A birth plan sounds like a brilliant idea -- you write down your wishes so that your doctor knows how you feel about everything from pain meds to c-sections, and B Day goes exactly as you've envisioned it. Reality check: Births don't always happen the way we want them to. Still, putting together a record of your hopes and preferences will help you understand your labor and delivery options. Your plan will also be useful as you inform your caregiver of your views on variables such as induction or episiotomy. Whether or not you write down your choices, ask yourself these questions, and chat with your physician about your answers, before it's time for the big push.
Do I want to receive medication for the pain?
Whether you plan to go "natural" or to say yes to any painkiller available to you, it pays to know the options.
Systemic drugs, including narcotics and sedatives, are primarily used in the early stages of labor to take the edge off the pain. They act on your nervous system, so may cause drowsiness, disorientation, or nausea.
The pitfalls of these meds are important reasons why doctors and delivering moms usually prefer epidurals, which block the pain from the waist down, leaving you comfortable but alert. Until a few years ago, women who hadn't yet dilated to at least four centimeters were dissuaded when they asked for an epidural. Doctors believed that the painkiller's numbing effect would interfere with labor, prolonging it and possibly prompting a c-section. But the American College of Obstetricians and Gynecologists (ACOG) now advises that a woman in labor should receive pain relief at whatever point she asks for it.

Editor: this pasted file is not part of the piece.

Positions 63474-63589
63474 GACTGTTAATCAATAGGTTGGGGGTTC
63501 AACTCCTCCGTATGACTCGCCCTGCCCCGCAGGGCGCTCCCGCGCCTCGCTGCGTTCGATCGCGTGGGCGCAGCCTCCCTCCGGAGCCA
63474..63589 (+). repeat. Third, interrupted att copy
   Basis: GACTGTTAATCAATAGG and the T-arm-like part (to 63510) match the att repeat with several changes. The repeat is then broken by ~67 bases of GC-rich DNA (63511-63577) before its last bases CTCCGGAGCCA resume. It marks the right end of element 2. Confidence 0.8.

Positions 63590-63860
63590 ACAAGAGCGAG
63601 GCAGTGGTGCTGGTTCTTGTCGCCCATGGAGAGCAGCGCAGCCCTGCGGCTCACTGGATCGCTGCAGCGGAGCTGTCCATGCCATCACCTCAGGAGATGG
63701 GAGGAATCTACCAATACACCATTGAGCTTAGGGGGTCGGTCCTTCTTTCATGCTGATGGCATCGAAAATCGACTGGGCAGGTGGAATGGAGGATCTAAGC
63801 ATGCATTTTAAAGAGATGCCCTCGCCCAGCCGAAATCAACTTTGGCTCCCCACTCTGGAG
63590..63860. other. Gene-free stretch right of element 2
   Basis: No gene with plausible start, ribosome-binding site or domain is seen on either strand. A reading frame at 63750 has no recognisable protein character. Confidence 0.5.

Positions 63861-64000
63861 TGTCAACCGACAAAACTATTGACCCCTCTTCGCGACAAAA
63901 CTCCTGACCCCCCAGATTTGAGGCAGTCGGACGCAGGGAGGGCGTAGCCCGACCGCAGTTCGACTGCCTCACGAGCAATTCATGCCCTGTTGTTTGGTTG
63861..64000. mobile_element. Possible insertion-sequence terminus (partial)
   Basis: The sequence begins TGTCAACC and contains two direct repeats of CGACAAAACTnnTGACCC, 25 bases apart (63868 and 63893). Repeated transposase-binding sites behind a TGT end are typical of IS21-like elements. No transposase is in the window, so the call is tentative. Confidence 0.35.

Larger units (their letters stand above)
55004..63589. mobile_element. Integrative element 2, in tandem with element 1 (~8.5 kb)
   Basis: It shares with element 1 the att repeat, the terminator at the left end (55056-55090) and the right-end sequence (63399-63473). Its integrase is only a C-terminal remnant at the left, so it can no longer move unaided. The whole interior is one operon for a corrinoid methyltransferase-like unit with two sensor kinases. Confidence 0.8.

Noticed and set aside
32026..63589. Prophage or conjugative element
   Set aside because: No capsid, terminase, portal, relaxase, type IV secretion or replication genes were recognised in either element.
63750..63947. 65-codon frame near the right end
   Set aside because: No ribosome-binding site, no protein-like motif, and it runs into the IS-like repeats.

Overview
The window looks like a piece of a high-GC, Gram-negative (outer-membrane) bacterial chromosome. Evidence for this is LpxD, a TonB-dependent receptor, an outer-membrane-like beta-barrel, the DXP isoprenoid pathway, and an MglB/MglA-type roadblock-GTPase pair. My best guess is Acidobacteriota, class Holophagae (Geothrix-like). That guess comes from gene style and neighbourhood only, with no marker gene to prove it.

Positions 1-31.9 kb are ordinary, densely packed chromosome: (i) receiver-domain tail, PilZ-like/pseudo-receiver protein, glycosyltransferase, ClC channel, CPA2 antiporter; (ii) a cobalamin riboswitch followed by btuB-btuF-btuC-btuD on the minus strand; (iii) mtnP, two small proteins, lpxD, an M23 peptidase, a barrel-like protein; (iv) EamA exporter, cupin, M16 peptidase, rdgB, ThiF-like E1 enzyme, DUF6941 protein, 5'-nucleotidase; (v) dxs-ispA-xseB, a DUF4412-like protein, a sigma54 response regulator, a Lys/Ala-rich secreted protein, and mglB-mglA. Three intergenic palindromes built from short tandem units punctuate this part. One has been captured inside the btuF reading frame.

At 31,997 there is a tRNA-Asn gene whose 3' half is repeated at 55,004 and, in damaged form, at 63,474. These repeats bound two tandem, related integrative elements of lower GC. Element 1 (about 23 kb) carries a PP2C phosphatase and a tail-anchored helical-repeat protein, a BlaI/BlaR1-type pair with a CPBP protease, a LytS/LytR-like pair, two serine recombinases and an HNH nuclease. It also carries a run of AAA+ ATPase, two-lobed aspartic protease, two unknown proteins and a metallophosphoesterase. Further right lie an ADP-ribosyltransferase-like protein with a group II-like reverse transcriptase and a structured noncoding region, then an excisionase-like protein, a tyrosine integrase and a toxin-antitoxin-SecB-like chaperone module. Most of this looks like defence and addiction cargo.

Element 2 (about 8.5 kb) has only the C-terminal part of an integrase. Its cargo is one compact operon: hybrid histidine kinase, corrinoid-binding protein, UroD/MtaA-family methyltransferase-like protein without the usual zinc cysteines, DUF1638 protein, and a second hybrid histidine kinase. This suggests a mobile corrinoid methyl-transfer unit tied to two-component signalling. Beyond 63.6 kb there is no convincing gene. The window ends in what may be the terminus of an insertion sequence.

The ACOG also notes that studies are inconclusive regarding a link between epidurals and c-section risk. A recent landmark study published in The New England Journal of Medicine demonstrated that a "combined spinal epidural" does not increase a woman's chances of needing a cesarean (in fact, the study notes, in some cases the procedure may hasten birth). Laura Goetzl, M.D., an assistant professor at the Medical University of South Carolina in Charleston, declares, "There's no reason to suffer in early labor. It's very reasonable to ask about the option of a combined spinal epidural."
Even if you don't plan to accept pain relief, it's good to know what choices you have should you change your mind. Discuss your thoughts with your caregiver -- and don't wait until labor is in full swing to do it. To learn more about epidurals (including traditional, "walking," and combined spinal epidurals), sign up for the Babytalk Pregnancy Planner and visit the Birth Options Planner.
Will I need a c-section?